I’m also less willing to generalize about adoption and ART in the same breath. While there are some similarities (adoptive parents and some ART parents raise children not genetically related to them) there are also some obvious differences (I think adoption dates back to the Romans if not earlier, and still has a substantial non-profit component while ART (if you ignore handmaids) is relatively new and is much more clearly an industry. Even if I do not agree with, I do understand why people hate ART. (Although would that be all ART, really?) Why hate adoption? I know loving adoptive parents who raise their kids with honesty and integrity, some with (limited) involvement of the original parents. What’s wrong with that?

  4. It is not wrong to raise a child who would otherwise have no home. But the fact is, the primary reason for adoption is poverty.

    When I was in Africa, a couple asked me to adopt their kid. I wasn’t sure if they were joking or not.

    With half of the money that they spend on adoption the adoptive parents could support a third world family in a manner that the kid would not need to be adopted. They could also offer to provide it with a US education, without removing entirely from their folks, and that way they would have a relationship with a kid, possibly a lifelong one, who would, and should be incredibly grateful to them.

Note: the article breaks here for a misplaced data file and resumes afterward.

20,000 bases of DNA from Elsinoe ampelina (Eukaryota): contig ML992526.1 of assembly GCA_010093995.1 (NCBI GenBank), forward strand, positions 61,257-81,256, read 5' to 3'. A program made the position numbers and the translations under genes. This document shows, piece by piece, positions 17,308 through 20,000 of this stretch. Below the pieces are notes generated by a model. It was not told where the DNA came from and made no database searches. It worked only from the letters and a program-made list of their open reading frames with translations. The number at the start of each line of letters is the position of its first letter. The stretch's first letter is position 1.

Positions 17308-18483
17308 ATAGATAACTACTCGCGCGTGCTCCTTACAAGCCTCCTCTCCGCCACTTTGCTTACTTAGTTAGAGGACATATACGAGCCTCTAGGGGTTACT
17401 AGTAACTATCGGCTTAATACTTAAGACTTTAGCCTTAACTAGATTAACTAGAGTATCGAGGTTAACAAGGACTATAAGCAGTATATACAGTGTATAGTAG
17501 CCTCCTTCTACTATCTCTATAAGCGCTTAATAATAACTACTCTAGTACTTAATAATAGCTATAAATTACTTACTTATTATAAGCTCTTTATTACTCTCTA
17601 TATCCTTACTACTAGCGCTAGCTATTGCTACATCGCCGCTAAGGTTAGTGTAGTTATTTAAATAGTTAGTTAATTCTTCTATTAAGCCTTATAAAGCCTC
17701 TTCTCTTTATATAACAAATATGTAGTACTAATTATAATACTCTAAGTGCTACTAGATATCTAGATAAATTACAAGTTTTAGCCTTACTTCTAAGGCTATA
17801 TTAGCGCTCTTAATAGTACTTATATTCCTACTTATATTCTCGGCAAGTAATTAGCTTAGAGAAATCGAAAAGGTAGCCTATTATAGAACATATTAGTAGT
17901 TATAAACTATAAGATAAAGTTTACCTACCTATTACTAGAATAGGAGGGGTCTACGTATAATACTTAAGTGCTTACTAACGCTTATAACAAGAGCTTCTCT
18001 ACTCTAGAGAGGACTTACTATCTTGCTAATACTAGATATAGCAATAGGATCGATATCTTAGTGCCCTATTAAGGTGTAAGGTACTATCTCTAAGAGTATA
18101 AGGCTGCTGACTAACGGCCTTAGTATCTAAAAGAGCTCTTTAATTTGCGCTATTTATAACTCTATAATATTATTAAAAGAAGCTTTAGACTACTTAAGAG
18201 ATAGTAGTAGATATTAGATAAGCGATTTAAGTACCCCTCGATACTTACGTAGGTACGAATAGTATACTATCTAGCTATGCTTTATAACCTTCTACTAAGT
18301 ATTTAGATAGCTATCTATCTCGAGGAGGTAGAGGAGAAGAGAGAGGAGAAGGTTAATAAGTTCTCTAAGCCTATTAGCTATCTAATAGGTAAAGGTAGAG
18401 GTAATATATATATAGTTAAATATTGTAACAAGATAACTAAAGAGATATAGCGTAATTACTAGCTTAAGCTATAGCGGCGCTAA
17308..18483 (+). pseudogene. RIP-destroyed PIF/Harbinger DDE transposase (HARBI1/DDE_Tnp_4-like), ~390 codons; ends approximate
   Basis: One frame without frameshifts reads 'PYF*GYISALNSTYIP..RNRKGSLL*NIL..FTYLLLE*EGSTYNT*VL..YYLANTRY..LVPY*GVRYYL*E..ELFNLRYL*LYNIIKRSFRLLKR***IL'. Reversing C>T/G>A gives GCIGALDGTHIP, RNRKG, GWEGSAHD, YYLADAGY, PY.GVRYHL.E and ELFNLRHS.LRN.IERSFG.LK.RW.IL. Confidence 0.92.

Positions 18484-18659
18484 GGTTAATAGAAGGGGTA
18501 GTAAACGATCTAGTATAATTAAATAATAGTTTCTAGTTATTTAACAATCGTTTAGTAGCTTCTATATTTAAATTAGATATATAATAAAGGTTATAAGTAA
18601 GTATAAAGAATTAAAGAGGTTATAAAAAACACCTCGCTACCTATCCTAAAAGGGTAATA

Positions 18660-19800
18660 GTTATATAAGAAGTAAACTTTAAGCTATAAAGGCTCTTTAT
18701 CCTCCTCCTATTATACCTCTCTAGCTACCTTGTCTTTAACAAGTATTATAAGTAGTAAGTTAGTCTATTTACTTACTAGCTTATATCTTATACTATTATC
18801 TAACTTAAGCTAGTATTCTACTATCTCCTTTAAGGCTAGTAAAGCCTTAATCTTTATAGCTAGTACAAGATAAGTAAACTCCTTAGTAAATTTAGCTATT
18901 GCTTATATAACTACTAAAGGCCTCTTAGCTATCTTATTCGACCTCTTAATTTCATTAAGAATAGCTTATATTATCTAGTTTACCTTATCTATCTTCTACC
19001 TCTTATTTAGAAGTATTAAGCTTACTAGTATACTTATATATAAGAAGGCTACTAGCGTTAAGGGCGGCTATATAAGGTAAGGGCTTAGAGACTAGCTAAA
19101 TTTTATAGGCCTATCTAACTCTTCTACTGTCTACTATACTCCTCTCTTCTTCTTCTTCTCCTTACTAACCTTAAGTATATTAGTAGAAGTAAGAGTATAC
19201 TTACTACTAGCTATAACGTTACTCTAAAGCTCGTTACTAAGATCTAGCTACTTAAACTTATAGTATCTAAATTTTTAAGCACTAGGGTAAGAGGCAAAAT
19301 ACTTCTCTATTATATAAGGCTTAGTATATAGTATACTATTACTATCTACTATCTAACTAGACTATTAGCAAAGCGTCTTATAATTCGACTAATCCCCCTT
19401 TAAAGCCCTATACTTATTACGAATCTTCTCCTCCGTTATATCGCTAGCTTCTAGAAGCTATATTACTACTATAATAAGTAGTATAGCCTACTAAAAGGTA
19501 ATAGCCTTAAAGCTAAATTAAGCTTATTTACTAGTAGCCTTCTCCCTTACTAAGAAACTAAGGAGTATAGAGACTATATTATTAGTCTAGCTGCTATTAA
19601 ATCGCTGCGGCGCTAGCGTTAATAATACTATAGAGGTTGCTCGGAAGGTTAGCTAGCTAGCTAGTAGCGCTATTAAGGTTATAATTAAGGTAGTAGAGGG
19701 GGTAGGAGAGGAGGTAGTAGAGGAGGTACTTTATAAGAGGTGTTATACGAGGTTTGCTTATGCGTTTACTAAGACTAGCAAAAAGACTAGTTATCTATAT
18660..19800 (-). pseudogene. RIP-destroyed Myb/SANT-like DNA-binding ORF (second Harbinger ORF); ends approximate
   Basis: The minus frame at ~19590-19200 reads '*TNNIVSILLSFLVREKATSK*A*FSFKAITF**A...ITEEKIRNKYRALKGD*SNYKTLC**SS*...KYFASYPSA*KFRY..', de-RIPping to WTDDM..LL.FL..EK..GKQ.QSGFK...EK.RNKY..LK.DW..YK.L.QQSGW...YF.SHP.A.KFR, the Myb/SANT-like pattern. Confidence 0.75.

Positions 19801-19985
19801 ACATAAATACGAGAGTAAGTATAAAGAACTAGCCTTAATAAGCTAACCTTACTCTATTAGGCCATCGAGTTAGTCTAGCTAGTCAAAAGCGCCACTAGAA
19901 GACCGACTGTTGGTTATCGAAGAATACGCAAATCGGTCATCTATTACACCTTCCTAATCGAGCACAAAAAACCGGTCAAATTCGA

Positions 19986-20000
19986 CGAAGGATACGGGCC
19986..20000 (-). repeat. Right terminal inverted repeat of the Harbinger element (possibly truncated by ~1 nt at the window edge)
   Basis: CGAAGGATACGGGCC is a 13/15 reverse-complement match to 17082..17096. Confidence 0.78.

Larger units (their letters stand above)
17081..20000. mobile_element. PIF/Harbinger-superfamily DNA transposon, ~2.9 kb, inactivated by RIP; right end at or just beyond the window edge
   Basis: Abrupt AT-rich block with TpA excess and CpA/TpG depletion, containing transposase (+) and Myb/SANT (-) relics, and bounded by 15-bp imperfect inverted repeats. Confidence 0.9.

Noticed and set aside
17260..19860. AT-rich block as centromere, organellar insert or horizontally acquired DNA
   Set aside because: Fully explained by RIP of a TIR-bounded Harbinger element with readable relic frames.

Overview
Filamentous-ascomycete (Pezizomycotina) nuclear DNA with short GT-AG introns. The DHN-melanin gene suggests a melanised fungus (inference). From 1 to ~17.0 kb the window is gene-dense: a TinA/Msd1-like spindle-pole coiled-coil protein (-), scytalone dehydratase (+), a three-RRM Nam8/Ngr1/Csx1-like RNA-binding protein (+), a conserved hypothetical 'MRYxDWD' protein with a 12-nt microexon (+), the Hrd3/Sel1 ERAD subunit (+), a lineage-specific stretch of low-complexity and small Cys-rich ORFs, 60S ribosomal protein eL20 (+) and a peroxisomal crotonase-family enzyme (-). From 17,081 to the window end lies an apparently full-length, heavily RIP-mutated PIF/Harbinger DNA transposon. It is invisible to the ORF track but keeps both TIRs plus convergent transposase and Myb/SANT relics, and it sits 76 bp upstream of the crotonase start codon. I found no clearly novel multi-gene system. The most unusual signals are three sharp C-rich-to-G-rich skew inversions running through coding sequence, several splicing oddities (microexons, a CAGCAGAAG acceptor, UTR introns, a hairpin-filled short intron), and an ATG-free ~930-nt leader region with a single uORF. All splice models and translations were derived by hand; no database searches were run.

Then again, if they do not have that relationship, they might end up feeling used and exploited, and many third world folks can be with westerners- treating them like walking moneybags and not people.

    In any case it is not adoption that is so objectionable, in cases where it is truly necessary. It is that so few efforts are put toward decreasing the necessity. Why? because there are so many people who want to adopt. On a macro level then, without badmouthing and particular set of adoptive parents, policy is geared towards adopters needs and not the the children’s needs .

    In fact, both Obama AND Mccain were on the same page on this in the presidential debates- they talked about INCREASING opportunities for adoption.

    • I agree that some adoptions are necessitated because of poverty and that a better solution (in a perfect world) would be to alleviate poverty. I’m not particularly persuaded that the reason we do not eradicate poverty is that the community of people who’d like to adopt is particularly powerful. Surely our collective failure to alleviate poverty, at home in the US as well as abroad, is far more complicated than that. But even if in a perfect world there would be fewer, perhaps even very few, children available to adoption, that’s hardly the world we live in.

      It strikes me that, especially in the view of those who assert the parenthood is essentially genetically determined, adoptive parents make an extraordinary commitment to their children. While not all are successful, the vast majority are, and I think the world is a better place for that.